A Liberal Realizes that Liberalism is Wrong
And negative and pessimistic and just an all around drag. “Everything is always wrong” is the mantra of liberalism. Just as Dirty Harry notes at LIBERTAS in his description of his experience with Hollywood liberals:
But it’s what Mamet writes about the liberal belief that everything is “always wrong” that most struck me. Having lived in L.A. for five-years now I spend more time with liberals than ever before and while I like many of them they are a negative bunch.
Drive through a poor part of town with a liberal and the people are “exploited.” Drive through a nice middle-class suburb and the people are “brain dead robots of corporate America.” Drive through a wealthy neighborhood and the people are “exploiters.” In other words: nothing’s ever right, everything’s always wrong. There is no good, only bad.
Liberals are more than just wrong, they’re kind of bummers to be around.
Yep. That is my experience too. I don’t know any liberal who has anything good to say about anything except getting wasted and getting laid. And even then they complain, because of drunk driving laws and abortion laws or whatever else they can think of to put a negative spin on things.
But, as Dirty Harry notes, when those following liberalism actually take a step back and objectively look at things and look at liberalism, they realize that it is not all that great. Thus, we have Pulitzer Prize winning playwright and screenwriter David Mamet appearing to see the light about liberalism.
These cherished precepts had, over the years, become ingrained as increasingly impracticable prejudices. Why do I say impracticable? Because although I still held these beliefs, I no longer applied them in my life. How do I know? My wife informed me. We were riding along and listening to NPR. I felt my facial muscles tightening, and the words beginning to form in my mind: Shut the fuck up. “?” she prompted. And her terse, elegant summation, as always, awakened me to a deeper truth: I had been listening to NPR and reading various organs of national opinion for years, wonder and rage contending for pride of place. Further: I found I had been — rather charmingly, I thought — referring to myself for years as “a brain-dead liberal,” and to NPR as “National Palestinian Radio.”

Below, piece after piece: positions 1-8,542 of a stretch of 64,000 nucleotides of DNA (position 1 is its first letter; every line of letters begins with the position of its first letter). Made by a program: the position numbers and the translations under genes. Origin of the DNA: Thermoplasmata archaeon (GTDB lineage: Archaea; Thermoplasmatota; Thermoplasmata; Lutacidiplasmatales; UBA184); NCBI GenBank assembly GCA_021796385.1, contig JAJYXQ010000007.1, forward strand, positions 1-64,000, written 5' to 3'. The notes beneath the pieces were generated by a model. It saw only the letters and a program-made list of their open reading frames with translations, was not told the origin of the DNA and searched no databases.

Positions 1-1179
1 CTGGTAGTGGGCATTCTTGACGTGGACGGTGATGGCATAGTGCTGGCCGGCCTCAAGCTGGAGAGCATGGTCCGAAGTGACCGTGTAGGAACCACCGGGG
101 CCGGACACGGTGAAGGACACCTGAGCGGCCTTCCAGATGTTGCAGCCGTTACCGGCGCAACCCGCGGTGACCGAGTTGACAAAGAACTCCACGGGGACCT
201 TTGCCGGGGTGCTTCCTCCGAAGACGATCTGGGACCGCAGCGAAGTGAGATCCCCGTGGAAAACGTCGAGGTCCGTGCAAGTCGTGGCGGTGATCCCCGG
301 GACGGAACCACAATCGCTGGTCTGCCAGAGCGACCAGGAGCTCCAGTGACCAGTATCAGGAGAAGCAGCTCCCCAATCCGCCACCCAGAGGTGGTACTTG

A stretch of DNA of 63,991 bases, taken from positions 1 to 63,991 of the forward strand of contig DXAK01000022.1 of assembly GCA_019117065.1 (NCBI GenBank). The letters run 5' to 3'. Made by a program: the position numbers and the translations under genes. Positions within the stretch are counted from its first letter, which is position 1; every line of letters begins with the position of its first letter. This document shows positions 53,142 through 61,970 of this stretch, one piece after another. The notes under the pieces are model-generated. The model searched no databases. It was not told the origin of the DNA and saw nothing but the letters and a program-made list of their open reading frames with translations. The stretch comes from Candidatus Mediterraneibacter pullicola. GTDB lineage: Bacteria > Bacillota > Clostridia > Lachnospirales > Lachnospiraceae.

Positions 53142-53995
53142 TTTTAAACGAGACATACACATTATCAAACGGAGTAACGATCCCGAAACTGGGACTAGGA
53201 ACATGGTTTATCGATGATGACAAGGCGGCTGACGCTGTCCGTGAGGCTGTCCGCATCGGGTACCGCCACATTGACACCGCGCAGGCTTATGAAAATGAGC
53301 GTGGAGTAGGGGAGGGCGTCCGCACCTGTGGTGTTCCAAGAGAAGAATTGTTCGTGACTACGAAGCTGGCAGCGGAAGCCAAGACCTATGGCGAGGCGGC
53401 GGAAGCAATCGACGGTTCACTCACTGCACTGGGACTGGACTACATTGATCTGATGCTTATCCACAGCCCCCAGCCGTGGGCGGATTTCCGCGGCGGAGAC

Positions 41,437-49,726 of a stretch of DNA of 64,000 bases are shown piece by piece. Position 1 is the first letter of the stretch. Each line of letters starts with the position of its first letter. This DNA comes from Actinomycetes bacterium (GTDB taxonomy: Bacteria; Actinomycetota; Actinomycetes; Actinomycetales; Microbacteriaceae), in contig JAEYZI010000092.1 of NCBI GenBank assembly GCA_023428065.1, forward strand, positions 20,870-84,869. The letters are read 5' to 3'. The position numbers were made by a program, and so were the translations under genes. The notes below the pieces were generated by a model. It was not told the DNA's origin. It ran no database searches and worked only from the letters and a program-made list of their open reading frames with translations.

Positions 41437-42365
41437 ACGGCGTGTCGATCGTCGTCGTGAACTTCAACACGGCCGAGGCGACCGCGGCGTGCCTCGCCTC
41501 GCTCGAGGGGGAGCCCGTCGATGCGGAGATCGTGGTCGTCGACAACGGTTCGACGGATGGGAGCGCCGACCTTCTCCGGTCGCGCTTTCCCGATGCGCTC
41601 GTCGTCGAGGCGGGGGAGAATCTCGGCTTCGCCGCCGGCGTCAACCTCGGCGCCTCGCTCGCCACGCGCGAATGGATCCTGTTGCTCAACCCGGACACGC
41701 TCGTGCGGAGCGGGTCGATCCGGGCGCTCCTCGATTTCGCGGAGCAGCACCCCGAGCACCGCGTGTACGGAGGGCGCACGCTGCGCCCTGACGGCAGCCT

This is, to me, the synthesis of this worldview with which I now found myself disenchanted: that everything is always wrong.
But in my life, a brief review revealed, everything was not always wrong, and neither was nor is always wrong in the community in which I live, or in my country. Further, it was not always wrong in previous communities in which I lived, and among the various and mobile classes of which I was at various times a part. …
Do I speak as a member of the “privileged class”? If you will — but classes in the United States are mobile, not static, which is the Marxist view. That is: Immigrants came and continue to come here penniless and can (and do) become rich; the nerd makes a trillion dollars; the single mother, penniless and ignorant of English, sends her two sons to college (my grandmother). On the other hand, the rich and the children of the rich can go belly-up; the hegemony of the railroads is appropriated by the airlines, that of the networks by the Internet; and the individual may and probably will change status more than once within his lifetime.
What about the role of government? Well, in the abstract, coming from my time and background, I thought it was a rather good thing, but tallying up the ledger in those things which affect me and in those things I observe, I am hard-pressed to see an instance where the intervention of the government led to much beyond sorrow.
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